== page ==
Swiping from the top opens what I'd probably call a “Settings Tray”. It shows your notifications like Android does but gives full access to a majority of the more common items you'd find in the settings app. It gives you access to your Wi-fi / Bluetooth settings, screen rotation, sound, brightness, and even a calendar. Swiping down from a certain icon at the top determines which settings you see when the drawer is open. If you slightly miss, you can adjust your thumbnail as you're swiping to navigate to a different tab in the drawer. It's a much appreciated fail safe to make sure you open up the setting that you intended to open.
Overall Ubuntu Touch has a unique and friendly interface that's easy to pick up on.
One of the first things I wanted to do was get my VPN setup. I use Mullvad if it matters. Once I got it setup, the device said that it was connected, however it was never able to make a connection to anything once the VPN was enabled. It's possible I misconfigured something here so I'll look more into it. It didn't allow me to upload any pre-configured OVPN file or anything so I had to manually set it up.
After that failure, I wanted to hook up the Pinephone to my Nextcloud account so that I could sync up files / contacts / calendar / etc. The option to do so is here in the settings but it never did work. Clicking on the Nextcloud icon just makes it load indefinitely. During one attempt the phone completely crashed on me and I had to remove the battery to reboot it. I never got to the point where I could attempt to sign in. Another failure.
The last notable thing I saw in the settings page was “Libertine”. Libertine is apparently a compatibility layer for Ubuntu Touch which gives the device a container with access to
apt and the ability to install packages through
dpkg. This also ended up not working. Any attempt to create a container simply kicked me back to the Getting Started page. Doing a little bit of research on this and it seems that the team isn't focusing on this functionality right now and instead focusing on features that will likely get used more like the camera and GPS. That's fair enough, though if this isn't ready it should probably be hidden or at least prevent me from creating containers.
App Experience – Default Apps
Moving outside of the settings app, the default apps included seem fine. Basic apps like calculator and calendar work as you'd expect. The messaging and calling apps are fine as well. Everything is basic to get the job done and that's actually what I'd want out of default apps. They don't need to be feature rich to be usable. It also comes with apps you wouldn't find by default in an Android phone like a file browser will full OS access and a terminal.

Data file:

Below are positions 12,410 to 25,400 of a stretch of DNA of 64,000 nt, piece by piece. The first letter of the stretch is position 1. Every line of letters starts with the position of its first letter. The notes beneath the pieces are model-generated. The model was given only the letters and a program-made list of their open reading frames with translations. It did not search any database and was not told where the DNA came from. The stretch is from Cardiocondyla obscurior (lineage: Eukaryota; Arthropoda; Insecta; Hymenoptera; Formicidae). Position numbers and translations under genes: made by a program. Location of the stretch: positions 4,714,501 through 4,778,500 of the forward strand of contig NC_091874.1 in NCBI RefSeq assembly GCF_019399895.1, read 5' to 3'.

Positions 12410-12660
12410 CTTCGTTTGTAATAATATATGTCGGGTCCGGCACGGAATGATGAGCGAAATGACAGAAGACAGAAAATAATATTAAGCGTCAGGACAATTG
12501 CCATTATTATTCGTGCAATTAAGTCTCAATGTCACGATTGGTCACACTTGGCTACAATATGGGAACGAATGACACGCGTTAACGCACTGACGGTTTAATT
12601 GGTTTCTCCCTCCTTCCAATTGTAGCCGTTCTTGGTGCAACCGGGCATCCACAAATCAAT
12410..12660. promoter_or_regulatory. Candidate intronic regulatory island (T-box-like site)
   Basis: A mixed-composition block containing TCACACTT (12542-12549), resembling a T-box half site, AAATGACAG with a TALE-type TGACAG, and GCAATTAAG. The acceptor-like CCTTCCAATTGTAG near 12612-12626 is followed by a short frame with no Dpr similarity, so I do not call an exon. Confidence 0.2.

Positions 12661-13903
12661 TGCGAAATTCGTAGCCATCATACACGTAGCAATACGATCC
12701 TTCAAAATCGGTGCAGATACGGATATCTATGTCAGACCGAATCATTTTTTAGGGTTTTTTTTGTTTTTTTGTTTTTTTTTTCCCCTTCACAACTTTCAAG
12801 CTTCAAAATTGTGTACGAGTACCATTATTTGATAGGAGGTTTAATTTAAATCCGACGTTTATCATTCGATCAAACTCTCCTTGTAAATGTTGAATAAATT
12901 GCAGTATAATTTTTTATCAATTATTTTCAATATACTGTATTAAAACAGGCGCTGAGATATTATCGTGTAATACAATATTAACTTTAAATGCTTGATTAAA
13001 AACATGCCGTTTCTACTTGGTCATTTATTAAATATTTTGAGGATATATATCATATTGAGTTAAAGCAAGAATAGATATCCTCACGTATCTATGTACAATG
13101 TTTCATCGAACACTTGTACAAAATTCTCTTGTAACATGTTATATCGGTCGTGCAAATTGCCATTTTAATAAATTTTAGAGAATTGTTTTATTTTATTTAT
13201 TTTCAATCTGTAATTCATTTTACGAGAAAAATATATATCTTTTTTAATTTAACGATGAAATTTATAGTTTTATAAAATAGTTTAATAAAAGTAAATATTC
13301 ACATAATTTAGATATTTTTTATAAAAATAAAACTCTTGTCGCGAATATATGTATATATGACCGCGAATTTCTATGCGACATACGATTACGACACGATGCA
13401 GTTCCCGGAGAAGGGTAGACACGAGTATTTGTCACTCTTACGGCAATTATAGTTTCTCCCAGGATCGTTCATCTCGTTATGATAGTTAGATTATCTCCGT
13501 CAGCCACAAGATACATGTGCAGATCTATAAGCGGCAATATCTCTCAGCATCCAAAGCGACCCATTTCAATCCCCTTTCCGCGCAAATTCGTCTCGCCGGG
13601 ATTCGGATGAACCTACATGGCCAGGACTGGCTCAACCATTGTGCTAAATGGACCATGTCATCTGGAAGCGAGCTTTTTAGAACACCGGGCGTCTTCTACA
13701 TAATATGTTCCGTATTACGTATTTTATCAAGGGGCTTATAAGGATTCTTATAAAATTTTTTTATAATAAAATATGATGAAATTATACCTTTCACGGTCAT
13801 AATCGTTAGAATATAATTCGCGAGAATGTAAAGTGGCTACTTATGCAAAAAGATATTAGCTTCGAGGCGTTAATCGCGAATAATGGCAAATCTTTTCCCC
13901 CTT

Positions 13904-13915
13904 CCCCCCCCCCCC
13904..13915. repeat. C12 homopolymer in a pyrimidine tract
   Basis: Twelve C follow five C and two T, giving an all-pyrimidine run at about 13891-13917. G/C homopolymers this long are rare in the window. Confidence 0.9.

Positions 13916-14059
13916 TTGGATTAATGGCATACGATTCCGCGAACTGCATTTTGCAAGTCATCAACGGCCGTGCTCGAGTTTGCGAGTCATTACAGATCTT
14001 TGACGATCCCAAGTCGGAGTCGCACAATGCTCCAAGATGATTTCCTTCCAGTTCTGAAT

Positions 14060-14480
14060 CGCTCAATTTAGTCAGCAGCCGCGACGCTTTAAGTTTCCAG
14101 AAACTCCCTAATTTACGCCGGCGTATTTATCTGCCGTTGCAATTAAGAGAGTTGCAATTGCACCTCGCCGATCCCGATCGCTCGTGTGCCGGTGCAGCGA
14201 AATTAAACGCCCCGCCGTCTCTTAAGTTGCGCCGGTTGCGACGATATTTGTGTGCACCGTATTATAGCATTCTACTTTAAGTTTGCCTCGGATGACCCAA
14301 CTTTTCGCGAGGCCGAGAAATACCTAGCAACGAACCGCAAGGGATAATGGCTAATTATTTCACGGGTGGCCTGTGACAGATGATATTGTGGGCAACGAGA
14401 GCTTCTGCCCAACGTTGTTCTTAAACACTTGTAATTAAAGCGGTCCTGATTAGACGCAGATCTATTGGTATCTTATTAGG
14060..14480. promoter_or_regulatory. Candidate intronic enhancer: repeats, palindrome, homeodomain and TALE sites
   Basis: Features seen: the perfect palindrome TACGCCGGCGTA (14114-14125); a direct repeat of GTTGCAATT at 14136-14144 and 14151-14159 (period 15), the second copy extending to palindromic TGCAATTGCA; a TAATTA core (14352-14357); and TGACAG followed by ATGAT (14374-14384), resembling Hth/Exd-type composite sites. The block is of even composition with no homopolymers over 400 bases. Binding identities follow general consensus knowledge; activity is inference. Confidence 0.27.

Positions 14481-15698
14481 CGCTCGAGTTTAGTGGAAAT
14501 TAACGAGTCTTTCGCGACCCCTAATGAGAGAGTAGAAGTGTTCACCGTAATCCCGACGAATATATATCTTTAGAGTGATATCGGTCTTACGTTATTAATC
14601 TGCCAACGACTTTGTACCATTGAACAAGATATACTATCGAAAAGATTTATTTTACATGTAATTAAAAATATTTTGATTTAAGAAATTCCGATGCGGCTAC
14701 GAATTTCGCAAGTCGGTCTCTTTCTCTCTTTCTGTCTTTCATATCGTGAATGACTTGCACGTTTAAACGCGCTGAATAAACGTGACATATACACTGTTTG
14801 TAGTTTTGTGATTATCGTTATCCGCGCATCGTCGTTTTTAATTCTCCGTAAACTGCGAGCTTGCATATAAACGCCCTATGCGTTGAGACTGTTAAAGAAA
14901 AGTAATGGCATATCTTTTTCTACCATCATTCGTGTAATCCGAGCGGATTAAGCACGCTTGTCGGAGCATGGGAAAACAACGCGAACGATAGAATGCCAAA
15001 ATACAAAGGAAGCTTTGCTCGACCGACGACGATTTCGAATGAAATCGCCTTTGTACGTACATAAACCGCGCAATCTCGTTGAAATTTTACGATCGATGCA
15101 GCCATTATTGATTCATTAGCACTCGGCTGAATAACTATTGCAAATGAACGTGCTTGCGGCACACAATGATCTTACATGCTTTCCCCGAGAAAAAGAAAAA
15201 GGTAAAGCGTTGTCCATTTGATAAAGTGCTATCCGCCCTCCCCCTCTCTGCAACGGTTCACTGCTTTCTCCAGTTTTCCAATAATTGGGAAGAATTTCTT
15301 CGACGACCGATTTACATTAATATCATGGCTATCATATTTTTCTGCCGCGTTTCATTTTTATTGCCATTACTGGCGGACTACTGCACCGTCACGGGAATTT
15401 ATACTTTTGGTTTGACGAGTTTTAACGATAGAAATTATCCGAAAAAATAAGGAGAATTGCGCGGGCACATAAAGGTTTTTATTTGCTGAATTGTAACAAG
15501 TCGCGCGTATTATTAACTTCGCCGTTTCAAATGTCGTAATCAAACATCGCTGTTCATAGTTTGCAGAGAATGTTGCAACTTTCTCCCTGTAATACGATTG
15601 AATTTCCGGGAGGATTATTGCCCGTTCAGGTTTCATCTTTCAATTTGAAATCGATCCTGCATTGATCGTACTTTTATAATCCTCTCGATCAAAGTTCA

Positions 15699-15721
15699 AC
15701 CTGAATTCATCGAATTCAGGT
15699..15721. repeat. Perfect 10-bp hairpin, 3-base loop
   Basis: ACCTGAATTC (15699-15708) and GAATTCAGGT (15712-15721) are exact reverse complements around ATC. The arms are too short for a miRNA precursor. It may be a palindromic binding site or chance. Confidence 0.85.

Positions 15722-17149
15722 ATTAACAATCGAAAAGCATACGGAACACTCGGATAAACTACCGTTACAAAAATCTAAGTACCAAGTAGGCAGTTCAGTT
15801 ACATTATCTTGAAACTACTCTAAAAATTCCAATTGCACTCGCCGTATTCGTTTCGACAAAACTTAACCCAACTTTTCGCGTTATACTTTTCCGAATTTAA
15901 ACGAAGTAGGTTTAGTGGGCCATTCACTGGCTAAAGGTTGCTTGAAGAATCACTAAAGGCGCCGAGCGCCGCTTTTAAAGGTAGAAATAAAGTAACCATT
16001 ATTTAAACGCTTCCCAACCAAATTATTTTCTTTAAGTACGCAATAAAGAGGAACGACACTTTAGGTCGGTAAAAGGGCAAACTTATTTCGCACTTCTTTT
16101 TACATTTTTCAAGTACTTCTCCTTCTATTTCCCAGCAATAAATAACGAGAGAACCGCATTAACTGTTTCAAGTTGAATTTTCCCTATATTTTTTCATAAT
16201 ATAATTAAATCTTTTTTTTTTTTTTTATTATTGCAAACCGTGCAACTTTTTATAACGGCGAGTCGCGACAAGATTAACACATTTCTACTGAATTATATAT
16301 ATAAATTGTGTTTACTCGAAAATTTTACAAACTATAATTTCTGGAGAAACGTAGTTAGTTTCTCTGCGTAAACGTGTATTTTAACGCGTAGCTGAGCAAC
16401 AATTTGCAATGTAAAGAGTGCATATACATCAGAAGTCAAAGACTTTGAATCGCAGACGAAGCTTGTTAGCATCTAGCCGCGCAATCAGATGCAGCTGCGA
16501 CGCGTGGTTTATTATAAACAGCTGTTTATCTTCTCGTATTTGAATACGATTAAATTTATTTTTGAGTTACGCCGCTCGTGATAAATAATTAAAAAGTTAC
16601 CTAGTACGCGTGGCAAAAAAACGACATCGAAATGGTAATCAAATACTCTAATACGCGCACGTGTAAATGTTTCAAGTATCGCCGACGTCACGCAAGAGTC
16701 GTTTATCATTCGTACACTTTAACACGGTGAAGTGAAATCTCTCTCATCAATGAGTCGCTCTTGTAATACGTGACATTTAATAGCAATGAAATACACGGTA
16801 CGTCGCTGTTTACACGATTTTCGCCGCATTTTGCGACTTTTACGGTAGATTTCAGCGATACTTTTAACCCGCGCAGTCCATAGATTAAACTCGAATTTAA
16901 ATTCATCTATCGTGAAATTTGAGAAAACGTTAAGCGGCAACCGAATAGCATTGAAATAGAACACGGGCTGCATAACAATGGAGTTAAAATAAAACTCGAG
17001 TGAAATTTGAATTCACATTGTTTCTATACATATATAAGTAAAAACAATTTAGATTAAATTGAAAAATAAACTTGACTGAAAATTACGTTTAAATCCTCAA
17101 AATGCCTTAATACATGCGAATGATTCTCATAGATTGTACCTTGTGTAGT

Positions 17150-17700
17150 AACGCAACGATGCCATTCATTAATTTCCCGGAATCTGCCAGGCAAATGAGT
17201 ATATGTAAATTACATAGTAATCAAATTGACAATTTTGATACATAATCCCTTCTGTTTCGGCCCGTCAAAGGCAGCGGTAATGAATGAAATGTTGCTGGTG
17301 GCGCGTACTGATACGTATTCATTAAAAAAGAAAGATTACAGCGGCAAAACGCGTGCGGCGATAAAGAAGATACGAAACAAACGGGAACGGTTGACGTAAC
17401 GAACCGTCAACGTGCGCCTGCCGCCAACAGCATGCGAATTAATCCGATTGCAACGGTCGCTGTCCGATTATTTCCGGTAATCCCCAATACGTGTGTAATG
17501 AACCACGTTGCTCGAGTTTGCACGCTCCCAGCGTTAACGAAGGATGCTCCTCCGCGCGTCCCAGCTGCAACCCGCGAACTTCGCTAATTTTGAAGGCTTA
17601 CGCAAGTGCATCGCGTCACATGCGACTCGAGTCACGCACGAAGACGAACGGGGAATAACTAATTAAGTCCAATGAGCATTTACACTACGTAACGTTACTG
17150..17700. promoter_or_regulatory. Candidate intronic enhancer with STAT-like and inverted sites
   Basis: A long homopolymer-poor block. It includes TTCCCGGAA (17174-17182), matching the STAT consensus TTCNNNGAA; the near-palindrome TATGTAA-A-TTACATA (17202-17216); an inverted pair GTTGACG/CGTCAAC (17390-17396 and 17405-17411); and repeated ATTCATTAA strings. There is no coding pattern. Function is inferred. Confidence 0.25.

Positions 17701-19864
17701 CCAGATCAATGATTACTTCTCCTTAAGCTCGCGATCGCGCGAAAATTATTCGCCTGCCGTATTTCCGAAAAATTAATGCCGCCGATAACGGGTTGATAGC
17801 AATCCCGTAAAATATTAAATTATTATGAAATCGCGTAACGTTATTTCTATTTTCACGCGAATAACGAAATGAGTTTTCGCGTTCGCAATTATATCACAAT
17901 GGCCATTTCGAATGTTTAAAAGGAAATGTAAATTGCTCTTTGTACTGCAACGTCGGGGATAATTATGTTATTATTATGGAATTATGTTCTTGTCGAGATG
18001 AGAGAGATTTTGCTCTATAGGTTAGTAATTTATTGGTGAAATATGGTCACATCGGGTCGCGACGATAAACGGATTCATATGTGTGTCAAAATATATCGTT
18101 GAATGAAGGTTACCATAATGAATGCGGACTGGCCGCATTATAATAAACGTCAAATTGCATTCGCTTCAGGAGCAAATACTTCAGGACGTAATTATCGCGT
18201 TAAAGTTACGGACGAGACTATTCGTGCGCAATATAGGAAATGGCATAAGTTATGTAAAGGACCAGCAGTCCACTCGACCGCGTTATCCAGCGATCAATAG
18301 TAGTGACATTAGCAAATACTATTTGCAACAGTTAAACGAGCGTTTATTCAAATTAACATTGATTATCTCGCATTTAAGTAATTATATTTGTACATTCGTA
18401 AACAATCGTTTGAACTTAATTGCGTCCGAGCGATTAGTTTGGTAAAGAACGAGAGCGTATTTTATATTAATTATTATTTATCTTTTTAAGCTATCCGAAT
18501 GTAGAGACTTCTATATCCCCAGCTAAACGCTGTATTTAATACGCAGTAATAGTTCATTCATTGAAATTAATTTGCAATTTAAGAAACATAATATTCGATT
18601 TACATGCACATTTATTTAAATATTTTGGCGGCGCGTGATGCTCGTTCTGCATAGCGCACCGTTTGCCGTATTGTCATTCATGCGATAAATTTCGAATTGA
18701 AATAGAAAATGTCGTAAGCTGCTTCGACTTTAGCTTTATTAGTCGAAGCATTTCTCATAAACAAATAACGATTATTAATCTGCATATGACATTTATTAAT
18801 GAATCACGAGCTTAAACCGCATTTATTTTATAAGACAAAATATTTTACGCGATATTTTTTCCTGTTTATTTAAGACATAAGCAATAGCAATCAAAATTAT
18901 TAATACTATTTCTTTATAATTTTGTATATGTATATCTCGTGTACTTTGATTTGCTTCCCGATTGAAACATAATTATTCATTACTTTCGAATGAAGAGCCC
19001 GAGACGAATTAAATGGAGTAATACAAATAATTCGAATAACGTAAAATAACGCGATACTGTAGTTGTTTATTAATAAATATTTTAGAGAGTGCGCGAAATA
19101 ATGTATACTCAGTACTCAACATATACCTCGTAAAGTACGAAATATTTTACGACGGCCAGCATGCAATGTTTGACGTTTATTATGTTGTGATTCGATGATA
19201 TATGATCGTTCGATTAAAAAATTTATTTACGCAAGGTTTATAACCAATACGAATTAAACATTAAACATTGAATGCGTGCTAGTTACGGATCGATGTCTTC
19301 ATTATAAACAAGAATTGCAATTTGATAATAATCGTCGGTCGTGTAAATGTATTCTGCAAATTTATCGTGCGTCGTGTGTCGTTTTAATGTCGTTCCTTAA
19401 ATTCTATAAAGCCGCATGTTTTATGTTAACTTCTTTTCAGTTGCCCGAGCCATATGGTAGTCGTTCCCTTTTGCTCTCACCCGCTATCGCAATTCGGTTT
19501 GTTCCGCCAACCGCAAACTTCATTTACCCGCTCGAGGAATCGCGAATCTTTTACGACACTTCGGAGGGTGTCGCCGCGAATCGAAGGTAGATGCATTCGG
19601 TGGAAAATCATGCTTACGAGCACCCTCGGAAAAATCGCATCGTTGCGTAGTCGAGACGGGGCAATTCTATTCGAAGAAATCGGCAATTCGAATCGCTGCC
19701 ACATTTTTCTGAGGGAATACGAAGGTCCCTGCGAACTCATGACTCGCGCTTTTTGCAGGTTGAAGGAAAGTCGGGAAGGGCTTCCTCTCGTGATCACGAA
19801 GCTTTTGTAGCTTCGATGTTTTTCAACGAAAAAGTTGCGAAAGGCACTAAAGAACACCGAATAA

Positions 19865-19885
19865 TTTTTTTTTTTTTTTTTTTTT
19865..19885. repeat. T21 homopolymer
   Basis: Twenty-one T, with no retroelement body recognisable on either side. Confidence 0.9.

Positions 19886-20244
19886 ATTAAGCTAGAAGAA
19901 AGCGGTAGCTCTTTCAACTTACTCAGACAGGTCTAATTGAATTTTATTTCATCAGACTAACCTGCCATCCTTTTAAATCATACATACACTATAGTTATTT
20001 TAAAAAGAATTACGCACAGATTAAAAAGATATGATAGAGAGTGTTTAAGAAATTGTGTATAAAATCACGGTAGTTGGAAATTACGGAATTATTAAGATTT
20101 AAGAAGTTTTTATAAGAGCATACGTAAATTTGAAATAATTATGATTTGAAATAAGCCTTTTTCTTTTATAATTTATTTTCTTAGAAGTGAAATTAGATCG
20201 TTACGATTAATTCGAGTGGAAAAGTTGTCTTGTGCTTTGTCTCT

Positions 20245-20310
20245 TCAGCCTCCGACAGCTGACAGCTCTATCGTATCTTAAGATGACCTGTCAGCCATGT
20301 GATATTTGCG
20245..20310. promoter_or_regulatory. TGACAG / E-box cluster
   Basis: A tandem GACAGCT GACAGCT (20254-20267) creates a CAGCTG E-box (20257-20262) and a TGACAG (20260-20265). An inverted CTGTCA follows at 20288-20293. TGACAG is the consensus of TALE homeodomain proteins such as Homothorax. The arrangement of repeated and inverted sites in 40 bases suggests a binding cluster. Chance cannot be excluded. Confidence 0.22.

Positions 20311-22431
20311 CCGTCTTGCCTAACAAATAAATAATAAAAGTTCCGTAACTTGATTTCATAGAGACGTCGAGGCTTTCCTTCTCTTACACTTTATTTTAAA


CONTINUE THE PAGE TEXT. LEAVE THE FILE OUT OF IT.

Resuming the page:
The music app experience was mediocre. You can't listen to music when the screen is off which is a huge disappointment. The headphone jack ended up not working on my unit either. Any sound would simply continue playing through the speaker. I made sure that the kill switch wasn't enabled and even flipped it on for good measure. I'll see if this is fixed with a different OS later in this review but even something basic like listening to music is basically non-existent here with UT. This is a big deal breaker for me when it comes to daily driver status. Looking into it more, this is an issue with the OS itself and not necessarily the music app.
The last default app was the browser. It's called the Morph Browser but I was curious what was running under the hood. I accessed the FreeTube Website and checked the analytics there. Morph is apparently a very old version of Chrome (v65) and is detected as an Android 4.4 device. Some elements of the UI didn't render in the same way as it does on my Android device though I don't know if I'd contribute that to my questionable web design skills or because of the very old browser. Likely a combination of both. Firefox or other alternatives are nowhere to be found here, so if this is our only option, then it really needs to be updated more. Being this far away from the latest release of Chrome could make this an insecure way of browsing the internet and doesn't go well with trying to have a private experience with the Pinephone.
App Experience – App Store
Finally we're here at the app store, or the OpenStore as UT likes to call it. The Ubuntu Touch team has decided to focus primarily on Progressive Web Apps (PWA) for the available apps in their OS. Anything that wasn't a PWA was based on QML though there are many more web apps available. This means that FreeTube will fit right in with the rest of the apps available once I get the PWA version finished. Having said that, I'm not too convinced that having only PWA available is the right way forward.
I understand the appeal though. A PWA is much easier to develop and it also allows them to publish unofficial versions of apps that would probably never be in their store otherwise. It's also much easier to convince developers to create a PWA than it is to make a native app. I feel like there are a plentiful amount of excellently created Linux apps that are simply being ignored on this platform. Terminal methods like